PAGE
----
Credit cards have been subject to some negative publicity over the past few years, but they can be an invaluable tool for investors looking to profit from renovations.
Blogger: Bernadette Janson, The School of Renovating
Thanks to widespread misuse the credit card has got itself a bad name with stories of users falling victim to the lure of easy buying and rising personal debt. Even if you are responsible with your spending, missing the due date with the monthly payment is a mistake that most of us make at one time or other with costly consequences. The fact that is often overlooked is the value of a credit card when used wisely. It is particularly good for renovators whose financial success is due in part to their ability to manage the short-term debt of a renovation powerfully.
It is important that you get set up so that managing the card is easy:
• Have a credit card dedicated to your project. This will keep the purchase of renovation materials separate from personal spending and make it much easier to track. It will also contribute to the task of book keeping with a monthly account of all purchases.
• Ensure that the card has 55 days interest free
• Ensure that the card has a buyer protection facility
Here are three ways that strategic use of a credit card can contribute to your risk management plan and actually put some dollars back in your pocket:
Funnel as much of your renovation spending as you can through the card, this is usually easy for materials but not always available for trades.
1. BUYER PROTECTION
This will come into play if you encounter problems with a supplier. I had experience of this when a garage door supplier went bust after he had taken my deposit for a panel lift door. Having paid the deposit on credit card I had a level of protection I wouldn't have had if I had paid by cheque.
2. REDUCE HOLDING COSTS
If you pay the bill IN FULL by the due date you will have had almost 2 months where those purchases were not eating away at your holding costs and assuming you have budgeted for them in full, that will actually put money back into your pocket.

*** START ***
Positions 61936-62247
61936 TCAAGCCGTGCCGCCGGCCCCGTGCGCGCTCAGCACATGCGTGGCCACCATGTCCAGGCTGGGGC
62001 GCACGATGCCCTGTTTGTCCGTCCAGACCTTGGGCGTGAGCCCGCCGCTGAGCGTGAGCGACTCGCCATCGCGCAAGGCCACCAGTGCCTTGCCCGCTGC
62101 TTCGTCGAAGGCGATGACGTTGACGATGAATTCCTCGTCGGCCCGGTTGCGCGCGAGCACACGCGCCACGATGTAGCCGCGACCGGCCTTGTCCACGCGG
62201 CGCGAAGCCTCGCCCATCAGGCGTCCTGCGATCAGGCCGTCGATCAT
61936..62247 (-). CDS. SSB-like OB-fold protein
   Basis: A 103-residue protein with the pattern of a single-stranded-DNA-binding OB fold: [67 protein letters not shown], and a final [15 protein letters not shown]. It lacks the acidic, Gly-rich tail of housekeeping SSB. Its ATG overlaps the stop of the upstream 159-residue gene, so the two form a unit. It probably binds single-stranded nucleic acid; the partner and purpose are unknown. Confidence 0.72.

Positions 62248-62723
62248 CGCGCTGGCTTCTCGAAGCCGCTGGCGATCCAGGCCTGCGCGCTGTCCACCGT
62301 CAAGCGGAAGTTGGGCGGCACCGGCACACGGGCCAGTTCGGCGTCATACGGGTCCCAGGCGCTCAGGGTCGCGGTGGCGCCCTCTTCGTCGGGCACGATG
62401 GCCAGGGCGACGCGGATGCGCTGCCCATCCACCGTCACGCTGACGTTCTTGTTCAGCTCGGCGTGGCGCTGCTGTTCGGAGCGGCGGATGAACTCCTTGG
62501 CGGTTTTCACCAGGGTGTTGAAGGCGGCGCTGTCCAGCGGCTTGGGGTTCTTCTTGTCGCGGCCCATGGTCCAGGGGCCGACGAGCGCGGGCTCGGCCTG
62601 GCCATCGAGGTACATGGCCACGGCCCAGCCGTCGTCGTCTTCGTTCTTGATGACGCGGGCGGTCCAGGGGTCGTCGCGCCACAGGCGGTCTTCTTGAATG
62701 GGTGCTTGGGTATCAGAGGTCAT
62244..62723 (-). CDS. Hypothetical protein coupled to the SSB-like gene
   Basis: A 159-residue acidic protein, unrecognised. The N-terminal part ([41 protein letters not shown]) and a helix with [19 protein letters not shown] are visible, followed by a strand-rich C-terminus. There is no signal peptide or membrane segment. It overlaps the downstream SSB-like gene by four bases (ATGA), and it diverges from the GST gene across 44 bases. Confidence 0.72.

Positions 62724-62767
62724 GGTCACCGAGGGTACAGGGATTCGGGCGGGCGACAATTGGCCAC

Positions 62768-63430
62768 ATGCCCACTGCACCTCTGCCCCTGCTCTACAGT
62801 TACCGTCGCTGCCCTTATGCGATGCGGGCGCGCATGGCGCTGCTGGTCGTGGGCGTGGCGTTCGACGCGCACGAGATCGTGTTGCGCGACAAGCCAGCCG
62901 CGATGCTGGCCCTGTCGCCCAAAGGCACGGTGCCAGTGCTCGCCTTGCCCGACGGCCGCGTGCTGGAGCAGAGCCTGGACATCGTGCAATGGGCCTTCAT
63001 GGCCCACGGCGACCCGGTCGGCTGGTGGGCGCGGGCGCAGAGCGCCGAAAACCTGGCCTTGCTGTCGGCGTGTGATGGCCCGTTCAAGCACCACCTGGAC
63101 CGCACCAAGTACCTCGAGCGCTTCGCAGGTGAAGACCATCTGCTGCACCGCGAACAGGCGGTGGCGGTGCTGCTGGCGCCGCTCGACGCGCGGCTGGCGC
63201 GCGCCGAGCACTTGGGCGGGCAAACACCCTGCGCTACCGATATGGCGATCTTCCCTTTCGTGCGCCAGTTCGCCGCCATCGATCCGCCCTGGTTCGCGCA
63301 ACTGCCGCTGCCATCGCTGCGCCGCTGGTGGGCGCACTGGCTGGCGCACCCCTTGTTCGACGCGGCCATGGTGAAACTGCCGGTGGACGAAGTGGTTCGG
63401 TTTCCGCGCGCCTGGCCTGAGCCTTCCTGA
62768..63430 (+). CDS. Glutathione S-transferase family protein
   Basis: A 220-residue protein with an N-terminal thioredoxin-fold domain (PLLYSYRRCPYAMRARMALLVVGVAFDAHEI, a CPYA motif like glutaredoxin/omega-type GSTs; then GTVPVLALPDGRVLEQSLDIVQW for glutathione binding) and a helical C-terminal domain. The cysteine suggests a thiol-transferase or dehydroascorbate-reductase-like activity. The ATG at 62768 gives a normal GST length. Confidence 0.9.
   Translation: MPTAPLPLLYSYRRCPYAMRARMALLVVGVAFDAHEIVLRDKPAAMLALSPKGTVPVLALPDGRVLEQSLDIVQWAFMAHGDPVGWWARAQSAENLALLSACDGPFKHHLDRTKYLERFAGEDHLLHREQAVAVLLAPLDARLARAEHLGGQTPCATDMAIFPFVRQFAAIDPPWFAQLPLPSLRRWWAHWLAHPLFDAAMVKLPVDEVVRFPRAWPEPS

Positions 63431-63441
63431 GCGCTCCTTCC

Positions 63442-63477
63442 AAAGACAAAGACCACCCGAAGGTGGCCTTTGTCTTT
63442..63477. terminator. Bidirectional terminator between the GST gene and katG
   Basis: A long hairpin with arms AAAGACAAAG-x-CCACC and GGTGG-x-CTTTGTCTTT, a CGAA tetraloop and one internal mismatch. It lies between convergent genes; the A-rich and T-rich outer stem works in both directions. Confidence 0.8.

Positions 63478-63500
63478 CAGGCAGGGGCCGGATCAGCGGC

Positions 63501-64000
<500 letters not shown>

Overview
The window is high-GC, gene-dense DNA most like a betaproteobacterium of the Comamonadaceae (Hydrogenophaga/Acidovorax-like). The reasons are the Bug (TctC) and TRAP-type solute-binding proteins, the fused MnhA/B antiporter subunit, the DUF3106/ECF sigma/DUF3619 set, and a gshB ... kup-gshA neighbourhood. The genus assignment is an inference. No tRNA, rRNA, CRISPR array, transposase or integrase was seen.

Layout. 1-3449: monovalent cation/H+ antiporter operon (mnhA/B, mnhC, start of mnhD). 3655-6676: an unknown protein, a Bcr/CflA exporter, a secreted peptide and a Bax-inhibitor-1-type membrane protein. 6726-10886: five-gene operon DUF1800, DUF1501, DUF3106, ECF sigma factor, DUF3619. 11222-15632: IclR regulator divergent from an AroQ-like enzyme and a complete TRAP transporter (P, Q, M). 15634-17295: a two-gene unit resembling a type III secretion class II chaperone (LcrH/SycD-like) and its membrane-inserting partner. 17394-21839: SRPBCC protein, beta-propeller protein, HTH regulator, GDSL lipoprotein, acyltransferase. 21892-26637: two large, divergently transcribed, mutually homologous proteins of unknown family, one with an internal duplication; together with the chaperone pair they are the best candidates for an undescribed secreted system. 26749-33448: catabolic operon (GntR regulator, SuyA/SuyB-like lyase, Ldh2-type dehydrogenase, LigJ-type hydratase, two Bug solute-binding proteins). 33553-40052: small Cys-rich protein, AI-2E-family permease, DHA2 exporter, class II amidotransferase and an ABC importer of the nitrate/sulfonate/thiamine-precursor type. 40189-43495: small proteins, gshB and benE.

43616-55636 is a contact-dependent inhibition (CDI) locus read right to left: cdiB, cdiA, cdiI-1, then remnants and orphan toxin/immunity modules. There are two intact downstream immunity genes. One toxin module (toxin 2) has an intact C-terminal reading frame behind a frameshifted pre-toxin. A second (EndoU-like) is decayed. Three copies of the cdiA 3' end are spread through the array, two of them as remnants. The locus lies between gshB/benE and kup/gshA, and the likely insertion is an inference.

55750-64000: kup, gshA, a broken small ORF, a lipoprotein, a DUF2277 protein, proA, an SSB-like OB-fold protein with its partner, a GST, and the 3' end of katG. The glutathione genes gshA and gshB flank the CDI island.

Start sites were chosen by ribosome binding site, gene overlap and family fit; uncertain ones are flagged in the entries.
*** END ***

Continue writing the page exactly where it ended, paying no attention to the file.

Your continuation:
3. SAFETY NET
Managing short-term renovation debt can be a juggling act and renovations can often throw a curved ball. If, for some unforeseen reason you do fall short of paying the bill on time, balance transfer cards are a great safety net. They allow you to transfer the outstanding debt into a no or low interest card for a period of time. Once again this requires discipline and if the conditions are not adhered to rigidly, the costs can be exorbitant.
I don't know if I have said this enough but I will say it again, the key word here is discipline. To get the most of the benefits of a credit card, you MUST use it responsibly and pay the bill on time or it will come back and bite you.
The features I mentioned earlier in this article are essential but if you can manage to find a card with a reasonable reward system as well, then your cloud really does have a silver lining. The considerable amount of money that gets funneled through the card during a project may mean your next holiday will be compliments of the project.
About the Blogger
Bernadette Janson is a lover of renovating and the director Of The School of Renovating.
She knows that women get a raw deal with superannuation and the majority are facing a poorly funded retirement, particularly those on the wrong side of forty. The average superannuation payout for an Australian woman is $37,000 which is a fraction of what she makes on just one project.
Her mission is to inspire , motivate and empower women to rise above the statistics and create for themselves a brighter financial future.
Bernadette’ passion began as a hobby twenty years ago while raising her four children when she discovered her flair for turning very ordinary houses into stunning family homes that are beautiful both aesthetically and functionally
Bernadette teaches renovating as a powerful and flexibility way to fast tracking your retirement savings while keeping risk to a minimum. To find out how renovating could fast track your retirement visit http://www.TheSchoolOfRenovating.com